VIDEO: Andrew Wiggins was a sensation for the Cavs during Summer League play
A raw talent so alluring that several franchises sabotaged their 2013-14 seasons for a shot at landing him, Wiggins has been treated for the past six weeks like somebody’s backup date for the prom. As soon as James stunned and, in many quarters, delighted the NBA by announcing his return to Cleveland, Wiggins became less a piece of the Cavaliers’ bright future and more a means to an end — that being Kevin Love.
A deal that will deliver Love, the all-NBA power forward, from the Minnesota Timberwolves to James’ insta-contender in Cleveland already has been struck, according to many sources, awaiting only a formal announcement once Wiggins is eligible to be traded Saturday. Draftees who sign their rookie contracts cannot be traded by NBA rule for the first 30 days and Wiggins put his name on a five-year, $24.8 million deal on July 24.
Soon thereafter, Cavs general manager David Griffin and Minnesota president of basketball operations Flip Saunders reportedly agreed on the much-anticipated trade. Wiggins will go to the Wolves with last year’s No. 1 overall pick, forward Anthony Bennett and a future first-rounder for Love, according to the reports. The Wolves are said to have a deal set to trigger, too, with the Philadelphia 76ers; multiple outlets have reported that Thad Young will head to the Twin Cities for that future No. 1 pick, along with forward Luc Mbah a Moute and guard Alexey Shved.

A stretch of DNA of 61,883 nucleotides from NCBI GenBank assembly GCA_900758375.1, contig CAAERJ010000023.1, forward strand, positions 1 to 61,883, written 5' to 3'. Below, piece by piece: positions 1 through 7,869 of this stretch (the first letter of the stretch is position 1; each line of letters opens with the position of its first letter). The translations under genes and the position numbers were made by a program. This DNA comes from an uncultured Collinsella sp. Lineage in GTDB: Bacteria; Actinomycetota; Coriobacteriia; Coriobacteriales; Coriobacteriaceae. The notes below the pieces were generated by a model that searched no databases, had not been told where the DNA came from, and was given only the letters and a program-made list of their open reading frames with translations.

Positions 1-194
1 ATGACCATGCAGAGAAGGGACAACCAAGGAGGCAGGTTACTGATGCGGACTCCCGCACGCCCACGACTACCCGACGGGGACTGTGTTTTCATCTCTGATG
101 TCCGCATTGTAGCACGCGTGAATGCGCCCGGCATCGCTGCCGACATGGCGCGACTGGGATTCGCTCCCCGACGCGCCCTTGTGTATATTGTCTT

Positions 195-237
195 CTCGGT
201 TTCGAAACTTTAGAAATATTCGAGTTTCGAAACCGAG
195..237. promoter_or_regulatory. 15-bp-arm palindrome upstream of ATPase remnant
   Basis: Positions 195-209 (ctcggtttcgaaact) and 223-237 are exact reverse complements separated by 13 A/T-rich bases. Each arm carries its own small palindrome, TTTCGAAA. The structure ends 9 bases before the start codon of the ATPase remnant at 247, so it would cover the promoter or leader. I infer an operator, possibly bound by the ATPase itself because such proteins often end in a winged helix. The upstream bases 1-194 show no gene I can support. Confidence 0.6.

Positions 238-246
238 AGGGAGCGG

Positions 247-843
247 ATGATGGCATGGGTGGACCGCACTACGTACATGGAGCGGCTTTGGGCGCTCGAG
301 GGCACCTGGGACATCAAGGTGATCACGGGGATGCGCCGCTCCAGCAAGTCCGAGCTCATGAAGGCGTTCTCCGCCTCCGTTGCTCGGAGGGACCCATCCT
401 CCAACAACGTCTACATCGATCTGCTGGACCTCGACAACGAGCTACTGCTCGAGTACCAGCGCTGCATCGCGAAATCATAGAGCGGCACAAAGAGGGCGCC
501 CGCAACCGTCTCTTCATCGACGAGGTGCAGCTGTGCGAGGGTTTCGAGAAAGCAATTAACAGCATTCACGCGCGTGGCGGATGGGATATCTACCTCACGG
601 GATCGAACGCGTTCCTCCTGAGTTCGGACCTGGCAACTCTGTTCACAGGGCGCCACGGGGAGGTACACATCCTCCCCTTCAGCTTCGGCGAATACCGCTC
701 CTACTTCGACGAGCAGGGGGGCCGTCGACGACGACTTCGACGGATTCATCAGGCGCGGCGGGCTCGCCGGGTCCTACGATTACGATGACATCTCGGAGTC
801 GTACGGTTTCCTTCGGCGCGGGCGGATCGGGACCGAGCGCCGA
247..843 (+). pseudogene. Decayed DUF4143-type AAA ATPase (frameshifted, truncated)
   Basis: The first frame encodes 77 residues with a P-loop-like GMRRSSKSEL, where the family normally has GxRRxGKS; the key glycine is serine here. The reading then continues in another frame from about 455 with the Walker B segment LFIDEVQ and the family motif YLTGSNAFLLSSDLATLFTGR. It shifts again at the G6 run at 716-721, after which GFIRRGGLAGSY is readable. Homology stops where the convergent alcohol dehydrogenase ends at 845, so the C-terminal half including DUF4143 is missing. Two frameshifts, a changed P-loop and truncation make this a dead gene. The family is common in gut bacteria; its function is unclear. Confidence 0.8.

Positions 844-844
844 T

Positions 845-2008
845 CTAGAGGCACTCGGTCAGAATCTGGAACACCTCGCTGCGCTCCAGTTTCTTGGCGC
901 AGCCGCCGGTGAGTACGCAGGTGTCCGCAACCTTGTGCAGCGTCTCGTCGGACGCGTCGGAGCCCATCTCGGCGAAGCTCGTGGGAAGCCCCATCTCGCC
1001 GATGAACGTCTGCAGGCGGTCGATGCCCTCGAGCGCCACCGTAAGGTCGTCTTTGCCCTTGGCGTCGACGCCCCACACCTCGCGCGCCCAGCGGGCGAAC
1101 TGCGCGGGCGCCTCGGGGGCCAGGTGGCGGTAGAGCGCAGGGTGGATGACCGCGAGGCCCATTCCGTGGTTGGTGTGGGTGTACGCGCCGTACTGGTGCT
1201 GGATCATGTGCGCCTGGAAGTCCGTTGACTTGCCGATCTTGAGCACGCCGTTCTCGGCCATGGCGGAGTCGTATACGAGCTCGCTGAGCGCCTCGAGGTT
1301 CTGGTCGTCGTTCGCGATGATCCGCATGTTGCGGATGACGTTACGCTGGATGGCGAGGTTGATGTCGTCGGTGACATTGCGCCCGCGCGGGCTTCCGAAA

All of which means Wiggins, a wing player with preternatural leaping skills and a gift for stifling on-the-ball defense, will be part of a future-focused rebuilding effort after all. It will just be Minnesota’s, not Cleveland’s, and the cupboard will be slightly more bare.
He’ll be joining fellow raw rookie Zach LaVine and crafty (if slightly tarnished) playmaker Ricky Rubio in what Minnesotans hope will at least be an alley-oop circus to rival the L.A. Clippers’ “Lob City.” With second-year big Gorgui Dieng and veterans such as Young, Nikola Pekovic and Corey Brewer on hand, the Wolves probably won’t be ending their 10-year postseason drought next spring. But they won’t be taking a dive in search of lottery chances either.
Remember, this is a franchise that has never even improved its draft position in the lottery, never mind snagged the top pick overall. Prior to Wiggins and Bennett coming aboard, the Wolves have had just two former No. 1 overall picks on their roster — Joe Smith and Michael Olowokandi. They’re hoping their yield from these next two picks is a little greater.
Love has been a specter this NBA offseason. He excused himself from participating with Team USA because of the trade speculation and media attention it would have received during the 2014 FIBA World Cup preparations. He will exit Minnesota with amazing double-double stats, rare inside-outside skills, a dinged reputation as a leader and, through six seasons, a thin resume (horrible W-L record, zero playoff appearances) that is expected to change quickly next spring.
Wiggins, meanwhile, is about to experience something foreign to young players of his stature. Of the 37 fellows drafted No. 1 since the NBA-ABA merger, through Bennett’s arrival in Cleveland in June 2013, none has been traded so early in his playing career.